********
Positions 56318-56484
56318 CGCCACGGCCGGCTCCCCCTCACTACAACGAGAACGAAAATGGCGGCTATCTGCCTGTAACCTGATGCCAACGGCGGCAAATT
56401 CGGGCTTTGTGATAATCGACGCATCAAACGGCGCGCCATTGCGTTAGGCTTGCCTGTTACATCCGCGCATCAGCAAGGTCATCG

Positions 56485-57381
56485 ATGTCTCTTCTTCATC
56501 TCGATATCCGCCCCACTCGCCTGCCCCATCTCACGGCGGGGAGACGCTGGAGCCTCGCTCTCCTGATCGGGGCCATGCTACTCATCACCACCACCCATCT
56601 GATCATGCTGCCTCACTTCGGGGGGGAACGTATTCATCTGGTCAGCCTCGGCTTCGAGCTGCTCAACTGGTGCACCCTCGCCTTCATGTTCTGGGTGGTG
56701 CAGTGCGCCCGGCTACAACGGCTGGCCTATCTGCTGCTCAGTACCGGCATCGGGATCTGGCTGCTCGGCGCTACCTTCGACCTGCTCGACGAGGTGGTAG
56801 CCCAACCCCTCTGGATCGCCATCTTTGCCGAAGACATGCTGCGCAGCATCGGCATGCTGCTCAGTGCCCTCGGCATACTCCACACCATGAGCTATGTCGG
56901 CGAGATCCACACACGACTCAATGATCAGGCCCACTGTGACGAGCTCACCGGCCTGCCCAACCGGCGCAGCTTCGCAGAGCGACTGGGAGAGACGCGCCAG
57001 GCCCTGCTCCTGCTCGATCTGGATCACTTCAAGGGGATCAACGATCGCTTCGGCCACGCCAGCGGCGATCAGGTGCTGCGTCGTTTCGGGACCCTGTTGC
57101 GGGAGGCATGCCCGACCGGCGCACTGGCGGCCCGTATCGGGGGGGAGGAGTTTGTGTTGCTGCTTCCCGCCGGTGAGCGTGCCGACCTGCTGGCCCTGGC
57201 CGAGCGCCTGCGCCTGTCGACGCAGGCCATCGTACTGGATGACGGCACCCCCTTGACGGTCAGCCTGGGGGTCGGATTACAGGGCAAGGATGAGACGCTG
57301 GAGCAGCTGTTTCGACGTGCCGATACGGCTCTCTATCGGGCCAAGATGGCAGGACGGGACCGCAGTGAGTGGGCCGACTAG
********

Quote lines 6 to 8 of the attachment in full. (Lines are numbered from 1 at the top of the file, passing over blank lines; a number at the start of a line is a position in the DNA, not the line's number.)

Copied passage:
56501 TCGATATCCGCCCCACTCGCCTGCCCCATCTCACGGCGGGGAGACGCTGGAGCCTCGCTCTCCTGATCGGGGCCATGCTACTCATCACCACCACCCATCT
56601 GATCATGCTGCCTCACTTCGGGGGGGAACGTATTCATCTGGTCAGCCTCGGCTTCGAGCTGCTCAACTGGTGCACCCTCGCCTTCATGTTCTGGGTGGTG
56701 CAGTGCGCCCGGCTACAACGGCTGGCCTATCTGCTGCTCAGTACCGGCATCGGGATCTGGCTGCTCGGCGCTACCTTCGACCTGCTCGACGAGGTGGTAG